May 2004

Aluminum chloride, AlCl3, is a major industrial CATALYST, meaning it speeds up the rates of certain chemical reactions important in manufacturing. Catalysts are very useful because they reduce the amount of energy required for chemicals to react, allowing reactions to proceed quickly. And catalysts are economical: they are chemically unchanged by the reactions they accelerate, so they may be used again and again.

Organic chemists are the
"architects" who link
carbon-hydrogen chains
together at the molecular
level.

The Organic Compound Connection

Aluminum chloride is used in the production of rubber, lubricants, wood preservatives, medicines and paints. These substances are made of ORGANIC COMPOUNDS-compounds whose molecules resemble chains of carbon atoms surrounded by hydrogen atoms. For example, propane, familiar as the gas used to fire up the backyard grill, is a simple organic compound consisting of a straight chain of three carbon atoms surrounded by eight hydrogen atoms: 

aluminum_propane
aluminum_grill
A Simple Organic "Chain" Molecule
Propane (in the red tank) 
fuels the backyard grill.

Living things--plants and animals--are composed of organic compounds. Many of these are highly complex links of carbon "chains," including rings and branching chains--much more complicated than propane. Organic chemists study the structures of natural organic molecules and look for ways to design and produce new organic compounds, such as new medicines to cure diseases, and other products to improve our lives. Aluminum chloride is one catalyst that plays a role in speeding up the process of combining and rearranging organic molecules into new compounds.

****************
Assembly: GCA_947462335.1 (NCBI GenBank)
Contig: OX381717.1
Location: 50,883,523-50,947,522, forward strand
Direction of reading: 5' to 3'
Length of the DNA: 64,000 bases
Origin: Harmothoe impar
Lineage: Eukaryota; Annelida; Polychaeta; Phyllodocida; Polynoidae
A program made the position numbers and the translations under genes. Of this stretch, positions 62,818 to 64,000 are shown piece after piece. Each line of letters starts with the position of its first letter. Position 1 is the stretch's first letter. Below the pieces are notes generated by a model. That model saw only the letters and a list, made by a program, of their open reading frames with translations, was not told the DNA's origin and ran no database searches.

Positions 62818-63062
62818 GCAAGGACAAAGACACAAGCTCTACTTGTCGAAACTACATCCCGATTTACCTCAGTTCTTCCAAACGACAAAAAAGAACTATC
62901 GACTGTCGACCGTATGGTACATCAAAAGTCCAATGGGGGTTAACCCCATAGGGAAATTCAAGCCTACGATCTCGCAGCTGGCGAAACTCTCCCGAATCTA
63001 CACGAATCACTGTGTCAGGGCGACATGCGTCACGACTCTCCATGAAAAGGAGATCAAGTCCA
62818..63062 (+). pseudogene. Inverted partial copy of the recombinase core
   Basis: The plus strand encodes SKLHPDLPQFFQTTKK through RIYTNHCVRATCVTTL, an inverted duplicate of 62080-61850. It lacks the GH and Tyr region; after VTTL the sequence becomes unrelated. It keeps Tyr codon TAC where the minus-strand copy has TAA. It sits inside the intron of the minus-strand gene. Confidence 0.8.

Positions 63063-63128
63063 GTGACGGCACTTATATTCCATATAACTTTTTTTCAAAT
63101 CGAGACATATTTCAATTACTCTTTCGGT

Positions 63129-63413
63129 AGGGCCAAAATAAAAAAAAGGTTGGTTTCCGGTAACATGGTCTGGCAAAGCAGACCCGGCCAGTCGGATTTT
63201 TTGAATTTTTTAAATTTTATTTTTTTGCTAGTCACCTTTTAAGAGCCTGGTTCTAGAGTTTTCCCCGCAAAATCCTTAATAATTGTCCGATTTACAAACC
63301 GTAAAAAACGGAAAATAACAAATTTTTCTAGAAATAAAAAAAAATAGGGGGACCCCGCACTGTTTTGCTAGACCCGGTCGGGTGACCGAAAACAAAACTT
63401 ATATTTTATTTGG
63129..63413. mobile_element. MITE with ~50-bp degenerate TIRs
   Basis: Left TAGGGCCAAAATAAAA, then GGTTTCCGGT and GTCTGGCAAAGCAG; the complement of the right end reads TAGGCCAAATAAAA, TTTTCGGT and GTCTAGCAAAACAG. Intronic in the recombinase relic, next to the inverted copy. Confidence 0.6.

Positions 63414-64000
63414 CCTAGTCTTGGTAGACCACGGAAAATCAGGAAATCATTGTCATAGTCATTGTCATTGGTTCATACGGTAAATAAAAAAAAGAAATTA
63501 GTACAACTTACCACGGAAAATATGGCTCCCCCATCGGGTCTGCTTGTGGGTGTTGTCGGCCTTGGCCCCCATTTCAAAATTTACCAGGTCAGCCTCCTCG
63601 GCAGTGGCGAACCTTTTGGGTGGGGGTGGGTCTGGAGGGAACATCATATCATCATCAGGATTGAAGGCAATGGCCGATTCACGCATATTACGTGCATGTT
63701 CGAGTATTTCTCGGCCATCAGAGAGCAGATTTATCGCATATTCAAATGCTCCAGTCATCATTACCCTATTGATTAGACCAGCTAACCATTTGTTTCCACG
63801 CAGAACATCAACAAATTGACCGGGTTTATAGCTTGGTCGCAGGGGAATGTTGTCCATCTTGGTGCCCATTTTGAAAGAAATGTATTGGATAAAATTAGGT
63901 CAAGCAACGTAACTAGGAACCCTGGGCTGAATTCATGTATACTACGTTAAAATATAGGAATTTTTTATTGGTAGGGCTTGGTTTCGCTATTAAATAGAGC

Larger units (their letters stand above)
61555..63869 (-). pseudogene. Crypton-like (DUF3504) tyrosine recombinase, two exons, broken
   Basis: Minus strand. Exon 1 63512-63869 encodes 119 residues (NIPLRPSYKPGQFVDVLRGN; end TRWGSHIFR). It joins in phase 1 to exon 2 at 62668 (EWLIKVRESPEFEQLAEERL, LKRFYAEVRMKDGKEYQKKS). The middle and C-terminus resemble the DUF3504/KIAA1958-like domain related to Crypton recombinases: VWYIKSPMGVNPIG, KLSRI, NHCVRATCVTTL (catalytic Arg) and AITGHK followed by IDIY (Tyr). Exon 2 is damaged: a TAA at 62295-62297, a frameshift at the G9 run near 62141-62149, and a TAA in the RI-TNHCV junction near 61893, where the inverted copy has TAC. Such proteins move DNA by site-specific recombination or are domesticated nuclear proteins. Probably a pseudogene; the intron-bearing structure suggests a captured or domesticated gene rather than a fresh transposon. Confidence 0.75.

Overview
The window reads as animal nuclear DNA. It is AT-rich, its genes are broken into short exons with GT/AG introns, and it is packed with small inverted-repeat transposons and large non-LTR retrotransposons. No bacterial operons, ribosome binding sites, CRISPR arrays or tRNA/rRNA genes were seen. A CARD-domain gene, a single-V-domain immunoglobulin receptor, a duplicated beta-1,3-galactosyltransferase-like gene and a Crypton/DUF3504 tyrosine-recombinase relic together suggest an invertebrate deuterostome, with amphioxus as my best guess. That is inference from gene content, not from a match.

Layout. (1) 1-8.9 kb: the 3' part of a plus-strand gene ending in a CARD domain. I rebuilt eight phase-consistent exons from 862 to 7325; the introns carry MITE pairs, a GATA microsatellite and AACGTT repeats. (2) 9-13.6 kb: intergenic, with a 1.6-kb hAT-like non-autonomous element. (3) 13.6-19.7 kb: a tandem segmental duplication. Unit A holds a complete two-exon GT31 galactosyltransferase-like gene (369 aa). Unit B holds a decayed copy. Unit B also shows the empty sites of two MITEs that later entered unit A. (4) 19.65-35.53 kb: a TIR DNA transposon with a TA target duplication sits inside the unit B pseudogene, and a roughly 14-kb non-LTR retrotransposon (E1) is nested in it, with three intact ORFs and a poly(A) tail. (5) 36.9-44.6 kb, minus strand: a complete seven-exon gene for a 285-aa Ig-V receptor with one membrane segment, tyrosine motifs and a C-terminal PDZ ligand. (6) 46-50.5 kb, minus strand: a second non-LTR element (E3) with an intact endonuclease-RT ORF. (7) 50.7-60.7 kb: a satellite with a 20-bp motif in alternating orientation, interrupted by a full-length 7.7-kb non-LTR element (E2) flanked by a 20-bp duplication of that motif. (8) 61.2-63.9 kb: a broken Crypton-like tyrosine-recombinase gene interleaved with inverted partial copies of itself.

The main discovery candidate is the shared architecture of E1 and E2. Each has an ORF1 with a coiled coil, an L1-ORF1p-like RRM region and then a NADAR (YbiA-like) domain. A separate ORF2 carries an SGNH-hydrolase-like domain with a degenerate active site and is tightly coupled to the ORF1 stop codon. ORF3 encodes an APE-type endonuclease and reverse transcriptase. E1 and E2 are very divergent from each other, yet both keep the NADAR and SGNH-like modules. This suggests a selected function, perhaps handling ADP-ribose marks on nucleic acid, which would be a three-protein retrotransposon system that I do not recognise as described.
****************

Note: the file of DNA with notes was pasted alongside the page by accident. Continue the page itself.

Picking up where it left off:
Building Molecules With the Help of Aluminum Chloride

Linky Chainsworth,
organic chemist,
in her laboratory
To help us understand how aluminum chloride acts as a catalyst in organic chemical reactions, organic chemist, Linky Chainsworth agreed to be interviewed for this article. In her tidy lab, Linky explains how organic chemists use aluminum chloride to attach two molecules together to form a new molecule. "Aluminum chloride is a great 'chain buster,'" she states excitedly. "It helps me open up links in organic chains, forming spots where I can attach new chains. Using aluminum chloride I can design new complex molecules that function in very special ways, whether in medicines, paints, or lubricants."

Linky Chainsworth is clearly a fan of catalysts. "Catalysts are widely used both in chemical manufacturing and in chemical research," she says. "They are incredibly handy chemicals. And they're recyclable!"

AlCl3: Keeping us Dry and Odor-Free
As if being an important catalyst isn't enough, a hydrated form of aluminum chloride--aluminum chlorhydrate (AlCl3 . 6H2O), is the active ingredient in antiperspirants. (This compound is said to be hydrated because there are water molecules in its structure--note the "6H2O" in the chemical formula.) This compound closes sweat ducts in the skin, reducing perspiration. It also kills bacteria in perspiration, eliminating body odor. We've probably all been grateful for the properties of aluminum chlorhydrate at some time in our lives!

For a list of previous "Chlorine Compound of the Month" features, click here.

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